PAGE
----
Wednesday, January 12, 2011

The Great Thaw

Even as difficult as the last few days have been, I wasn't all that thrilled to see the sun out this morning. Not just because that convinced a lot of people who shouldn't drive that it was okay (though that contributed). But for a few days, Atlanta was silent and otherworldly, peaceful and empty.

I have good memories of being snowed in from childhood. They're undoubtedly romanticized and I doubt my parents would feel the same way, but the memories are pleasant: always looking out at an empty, scrubbed world, rarely if ever interrupted by day-to-day life.

I didn't get to be snowed in this week. My job's of the "neither snow nor rain nor heat" variety (though the postal service obviously isn't -- haven't seen those suckers since Saturday), and I've been driving in slowly every day. It's been kind of nice, though. Atlanta's chaotic streets all to myself.

We really get these ice storms down here about once a year -- natives would have you believe it's once a century -- but this was one of the craziest I remember in my 11 years. There was a really big one (most of the city lost power) right after I moved here, in 2000; another maybe five-six years ago. It's been impressive, traumatic, and in a weird way, kind of fun. Winter's really beautiful down here. I wish it lasted longer.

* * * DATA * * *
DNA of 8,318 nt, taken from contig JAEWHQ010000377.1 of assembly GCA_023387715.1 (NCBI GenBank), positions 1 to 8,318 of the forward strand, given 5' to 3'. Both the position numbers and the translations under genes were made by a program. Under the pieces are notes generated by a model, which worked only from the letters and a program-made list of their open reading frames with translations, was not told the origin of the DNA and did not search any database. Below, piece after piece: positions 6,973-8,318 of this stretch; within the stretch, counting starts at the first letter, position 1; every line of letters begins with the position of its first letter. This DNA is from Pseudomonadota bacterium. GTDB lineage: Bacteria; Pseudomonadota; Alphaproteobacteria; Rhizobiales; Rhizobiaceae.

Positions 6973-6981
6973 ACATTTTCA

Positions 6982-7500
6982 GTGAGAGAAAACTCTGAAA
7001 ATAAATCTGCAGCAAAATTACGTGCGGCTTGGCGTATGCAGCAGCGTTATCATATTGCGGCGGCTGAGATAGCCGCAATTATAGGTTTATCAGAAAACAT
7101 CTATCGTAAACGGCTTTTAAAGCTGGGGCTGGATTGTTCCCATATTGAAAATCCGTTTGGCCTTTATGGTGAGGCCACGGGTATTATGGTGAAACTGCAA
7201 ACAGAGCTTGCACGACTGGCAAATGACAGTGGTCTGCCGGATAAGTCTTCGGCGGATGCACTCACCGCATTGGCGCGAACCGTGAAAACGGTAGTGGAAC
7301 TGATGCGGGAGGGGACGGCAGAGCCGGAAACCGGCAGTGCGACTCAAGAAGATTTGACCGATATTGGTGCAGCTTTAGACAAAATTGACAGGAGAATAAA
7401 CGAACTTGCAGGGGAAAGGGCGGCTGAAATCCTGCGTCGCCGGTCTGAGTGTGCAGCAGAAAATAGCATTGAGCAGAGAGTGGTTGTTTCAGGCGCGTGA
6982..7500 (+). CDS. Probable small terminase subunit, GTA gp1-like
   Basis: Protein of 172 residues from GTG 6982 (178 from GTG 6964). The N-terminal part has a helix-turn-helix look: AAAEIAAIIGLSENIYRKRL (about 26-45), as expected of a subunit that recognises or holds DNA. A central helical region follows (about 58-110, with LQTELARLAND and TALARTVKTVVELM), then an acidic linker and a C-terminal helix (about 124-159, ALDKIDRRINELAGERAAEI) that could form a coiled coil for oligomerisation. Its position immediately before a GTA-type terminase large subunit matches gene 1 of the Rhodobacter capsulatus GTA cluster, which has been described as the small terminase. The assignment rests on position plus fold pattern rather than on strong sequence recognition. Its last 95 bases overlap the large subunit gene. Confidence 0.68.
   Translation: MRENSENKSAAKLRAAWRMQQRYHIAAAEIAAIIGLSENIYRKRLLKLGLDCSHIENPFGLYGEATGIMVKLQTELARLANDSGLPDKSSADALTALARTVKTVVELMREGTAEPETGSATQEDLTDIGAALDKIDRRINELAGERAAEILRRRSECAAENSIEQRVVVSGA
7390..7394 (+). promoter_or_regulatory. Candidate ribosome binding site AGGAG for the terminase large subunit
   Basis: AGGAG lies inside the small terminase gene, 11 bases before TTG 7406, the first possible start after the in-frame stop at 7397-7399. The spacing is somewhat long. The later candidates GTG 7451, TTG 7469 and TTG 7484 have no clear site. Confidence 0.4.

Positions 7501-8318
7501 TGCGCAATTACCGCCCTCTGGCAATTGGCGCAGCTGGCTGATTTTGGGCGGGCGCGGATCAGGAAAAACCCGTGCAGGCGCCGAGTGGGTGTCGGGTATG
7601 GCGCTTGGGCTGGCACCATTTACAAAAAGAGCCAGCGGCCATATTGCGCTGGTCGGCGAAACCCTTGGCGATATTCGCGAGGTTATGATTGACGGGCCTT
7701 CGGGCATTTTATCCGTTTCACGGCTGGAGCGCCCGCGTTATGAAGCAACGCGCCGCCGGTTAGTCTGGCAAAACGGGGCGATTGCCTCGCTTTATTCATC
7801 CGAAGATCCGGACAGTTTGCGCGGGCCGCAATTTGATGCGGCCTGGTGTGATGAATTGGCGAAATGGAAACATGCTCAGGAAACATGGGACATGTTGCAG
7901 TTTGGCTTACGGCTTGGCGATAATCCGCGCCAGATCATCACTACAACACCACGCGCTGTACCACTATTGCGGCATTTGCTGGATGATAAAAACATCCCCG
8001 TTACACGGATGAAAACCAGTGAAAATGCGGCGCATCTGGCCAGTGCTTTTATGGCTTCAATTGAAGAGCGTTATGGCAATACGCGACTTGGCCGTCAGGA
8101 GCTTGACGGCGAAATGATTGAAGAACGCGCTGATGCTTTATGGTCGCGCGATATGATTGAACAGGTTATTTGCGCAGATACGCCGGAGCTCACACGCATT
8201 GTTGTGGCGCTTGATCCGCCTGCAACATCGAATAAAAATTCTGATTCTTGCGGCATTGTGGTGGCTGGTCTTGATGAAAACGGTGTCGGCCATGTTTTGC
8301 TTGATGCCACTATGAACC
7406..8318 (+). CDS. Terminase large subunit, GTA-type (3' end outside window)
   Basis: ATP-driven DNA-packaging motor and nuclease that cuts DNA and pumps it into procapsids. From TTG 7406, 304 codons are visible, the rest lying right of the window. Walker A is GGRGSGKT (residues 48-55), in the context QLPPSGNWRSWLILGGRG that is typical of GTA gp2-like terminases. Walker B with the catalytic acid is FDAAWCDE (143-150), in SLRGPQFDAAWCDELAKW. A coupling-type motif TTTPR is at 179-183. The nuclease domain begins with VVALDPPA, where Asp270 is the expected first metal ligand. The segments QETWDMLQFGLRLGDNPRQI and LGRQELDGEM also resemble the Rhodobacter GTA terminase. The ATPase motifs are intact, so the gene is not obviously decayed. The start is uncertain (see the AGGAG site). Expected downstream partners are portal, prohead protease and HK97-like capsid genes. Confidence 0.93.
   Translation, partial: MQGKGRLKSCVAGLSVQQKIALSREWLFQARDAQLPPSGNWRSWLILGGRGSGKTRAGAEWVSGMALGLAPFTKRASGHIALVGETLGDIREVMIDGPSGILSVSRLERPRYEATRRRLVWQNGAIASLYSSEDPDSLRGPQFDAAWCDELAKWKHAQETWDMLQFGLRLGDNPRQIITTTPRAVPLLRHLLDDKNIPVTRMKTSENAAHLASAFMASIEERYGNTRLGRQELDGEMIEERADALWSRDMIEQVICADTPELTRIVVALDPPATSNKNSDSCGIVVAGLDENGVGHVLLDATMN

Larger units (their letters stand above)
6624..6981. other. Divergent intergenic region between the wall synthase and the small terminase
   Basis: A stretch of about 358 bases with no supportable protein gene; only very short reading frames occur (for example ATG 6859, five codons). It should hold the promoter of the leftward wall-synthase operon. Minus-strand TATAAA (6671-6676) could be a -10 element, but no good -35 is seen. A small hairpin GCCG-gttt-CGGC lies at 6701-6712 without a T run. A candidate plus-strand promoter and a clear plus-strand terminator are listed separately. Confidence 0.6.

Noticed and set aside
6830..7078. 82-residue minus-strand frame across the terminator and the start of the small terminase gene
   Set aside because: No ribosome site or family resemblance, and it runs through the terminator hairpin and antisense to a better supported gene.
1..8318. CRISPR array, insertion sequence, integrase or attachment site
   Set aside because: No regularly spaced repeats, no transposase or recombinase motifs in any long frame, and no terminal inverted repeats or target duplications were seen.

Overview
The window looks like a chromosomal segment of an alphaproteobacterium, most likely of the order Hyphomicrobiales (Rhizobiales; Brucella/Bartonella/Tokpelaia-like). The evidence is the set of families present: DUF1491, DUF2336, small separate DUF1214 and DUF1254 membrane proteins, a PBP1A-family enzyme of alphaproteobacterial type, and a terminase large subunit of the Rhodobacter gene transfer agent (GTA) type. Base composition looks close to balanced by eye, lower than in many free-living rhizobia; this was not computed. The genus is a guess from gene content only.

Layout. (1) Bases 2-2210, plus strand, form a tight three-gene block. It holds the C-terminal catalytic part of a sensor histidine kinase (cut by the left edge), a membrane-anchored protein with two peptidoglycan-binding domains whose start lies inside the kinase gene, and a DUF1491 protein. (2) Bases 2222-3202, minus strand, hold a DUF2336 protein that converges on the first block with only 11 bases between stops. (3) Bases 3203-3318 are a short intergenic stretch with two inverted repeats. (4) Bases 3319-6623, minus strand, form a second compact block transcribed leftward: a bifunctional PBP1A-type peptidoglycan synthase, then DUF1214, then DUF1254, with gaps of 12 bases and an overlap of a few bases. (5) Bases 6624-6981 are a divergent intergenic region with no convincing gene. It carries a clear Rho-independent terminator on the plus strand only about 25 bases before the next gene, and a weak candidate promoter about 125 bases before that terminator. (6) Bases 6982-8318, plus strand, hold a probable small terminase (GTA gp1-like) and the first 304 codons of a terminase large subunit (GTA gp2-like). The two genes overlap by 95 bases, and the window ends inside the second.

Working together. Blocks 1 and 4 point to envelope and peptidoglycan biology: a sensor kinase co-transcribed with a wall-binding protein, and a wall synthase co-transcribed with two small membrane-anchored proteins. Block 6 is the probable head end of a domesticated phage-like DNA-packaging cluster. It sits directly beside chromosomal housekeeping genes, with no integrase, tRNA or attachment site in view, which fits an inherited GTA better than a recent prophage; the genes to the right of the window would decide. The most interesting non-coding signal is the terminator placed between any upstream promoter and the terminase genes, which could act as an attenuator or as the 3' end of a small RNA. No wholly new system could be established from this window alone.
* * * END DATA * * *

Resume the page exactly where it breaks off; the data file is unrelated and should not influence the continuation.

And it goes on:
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#2 -- "The Memory Chalet" by Tony Judt

Earlier in the week I was kicking around a post about the Tucson killings, trying to work through my feelings about this happening in one of my old hometowns, but I dropped it (if this leaves you with a feeling of loss, trust me, you'll find plenty more bad writing about it elsewhere on the internet). In a way, reading this helped me calm down. Judt made the world seem so sane. I've said this before but reading his books, I would find myself thinking that "if I could just get people to read this, they'd understand so much." That's probably what people think about "Atlas Shrugged," too.

This is a collection (the final one, I believe) of the short reminiscings that he dictated as motor neurone disease slowly took him away. Less political than personal, they nonetheless show what a dazzling thinker he was.

My Judt fandom is no secret; I think everyone should go to Amazon and buy all his books right now. Reading "The Memory Chalet" left me with a real sense of loss. There are hints of so much more here; if not for his illness, there could have been 10, 15, 20 books to come. In their absence, his existing body of work still stands strong, and this is a worthy addition.

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